7 September 2015
Turkey: DI Raises Concerns About Erosion of Press Freedom
(Oslo) – Defend International welcomes the release of two British journalists who were charged earlier this week with “aiding a terrorist organisation.” Yet, DI raises concerns about the erosion of press freedom in Turkey. With the latest wave of arrests and firing of journalists, DI continues to call on Turkey to allow freedom of expression and the right of media to operate without restrictions.
Turkey’s tightened grip on the press sparks new concerns about press freedom in the country. DI representatives in Turkey reported on 23 July 2015 that the Istanbul-based Milliyet had unilaterally terminated its contract with prominent journalist Mr. Kadri Gursel for implying that the policy of Turkey’s President was “partly responsible for ISIS suicide bombing of Suruc cultural centre, in which 32 Kobane-aid-volunteers were killed.” In addition, Milliyet also fired the following journalists last week for allegedly being critical of the government: Ms. Mehveş Evin, Ms. Meral Tamer, Mr. Kemal Göktaş, Ms. Evin Demirtaş, Mr. Sertaç Koç, Ms. Semra Pelek and Mr. Alper İzbul.
On 27 August 2015, two Vice News journalists, Mr. Jake Hanrahan and Mr. Philip Pendlebury, and a Turkey-based colleague, Mr. Mohammed Ismael Rasool, were detained while filming clashes between police and Kurdish youth groups. On 1 September 2015, a Turkish court charged them with “working on behalf of a terrorist organisation.” While their colleague Mr. Rasool remains in custody, the two British journalists were released and arrived back in the UK on 6 September.
On 2 September 2015, Turkish police raided the Ankara-based offices of Koza-Ipek shortly after publishing photos of a Syrian-Turkish border where allegedly hardware equipment for rocket launchers and armored vehicles was being sent across to ISIS militants. Six people were arrested and a warrant was issued for its chief executive, Mr. Akin Ipek.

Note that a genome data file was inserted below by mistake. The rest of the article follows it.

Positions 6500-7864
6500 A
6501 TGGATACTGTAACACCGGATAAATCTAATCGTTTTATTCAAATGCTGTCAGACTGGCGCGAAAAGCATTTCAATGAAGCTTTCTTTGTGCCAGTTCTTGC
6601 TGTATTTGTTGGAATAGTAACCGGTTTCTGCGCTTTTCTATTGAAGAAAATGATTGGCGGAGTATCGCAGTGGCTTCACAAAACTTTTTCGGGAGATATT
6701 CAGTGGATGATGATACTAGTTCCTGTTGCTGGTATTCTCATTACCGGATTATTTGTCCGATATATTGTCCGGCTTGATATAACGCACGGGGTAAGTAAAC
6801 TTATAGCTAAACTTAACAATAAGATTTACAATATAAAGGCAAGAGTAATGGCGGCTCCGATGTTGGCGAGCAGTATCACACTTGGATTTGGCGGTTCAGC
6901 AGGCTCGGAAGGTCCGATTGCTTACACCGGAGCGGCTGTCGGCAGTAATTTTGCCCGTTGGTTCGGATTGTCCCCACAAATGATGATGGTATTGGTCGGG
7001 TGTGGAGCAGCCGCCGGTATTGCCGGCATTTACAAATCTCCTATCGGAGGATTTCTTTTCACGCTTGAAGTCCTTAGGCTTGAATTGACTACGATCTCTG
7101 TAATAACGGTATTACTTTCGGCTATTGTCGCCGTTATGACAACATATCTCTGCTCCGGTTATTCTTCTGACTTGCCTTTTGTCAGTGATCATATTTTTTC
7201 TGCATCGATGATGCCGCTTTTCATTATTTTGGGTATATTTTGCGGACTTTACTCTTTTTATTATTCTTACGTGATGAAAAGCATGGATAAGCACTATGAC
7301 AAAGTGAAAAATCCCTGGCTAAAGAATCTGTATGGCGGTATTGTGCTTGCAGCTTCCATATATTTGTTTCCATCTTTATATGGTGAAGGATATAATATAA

On 6 September 2015, Ms. Frederike Geerdink (see photo above), the only foreign journalist based in Diyarbakir/Amed, was jailed on controversial terror charges. She has been prosecuted earlier this year, accused of “spreading terrorist propaganda.” She was acquitted by a court in April.
Defend International calls on the Turkish government to respect the right to freedom of expression in all cases. We are relieved to hear that Vice News journalists had returned to Britain, but we are very concerned about the safety and well-being of those who are still in custody and those who have been fired. As a founding member of the Council of Europe and a state party to the European Convention on Human Rights, the Turkish authorities should uphold the obligations enshrined in this agreement.
For more information or to request interviews, please contact:
- Photo of Ms. Frederike Geerdink borrowed from her twitter account
- Artwork by DI member Mr. Kane Alan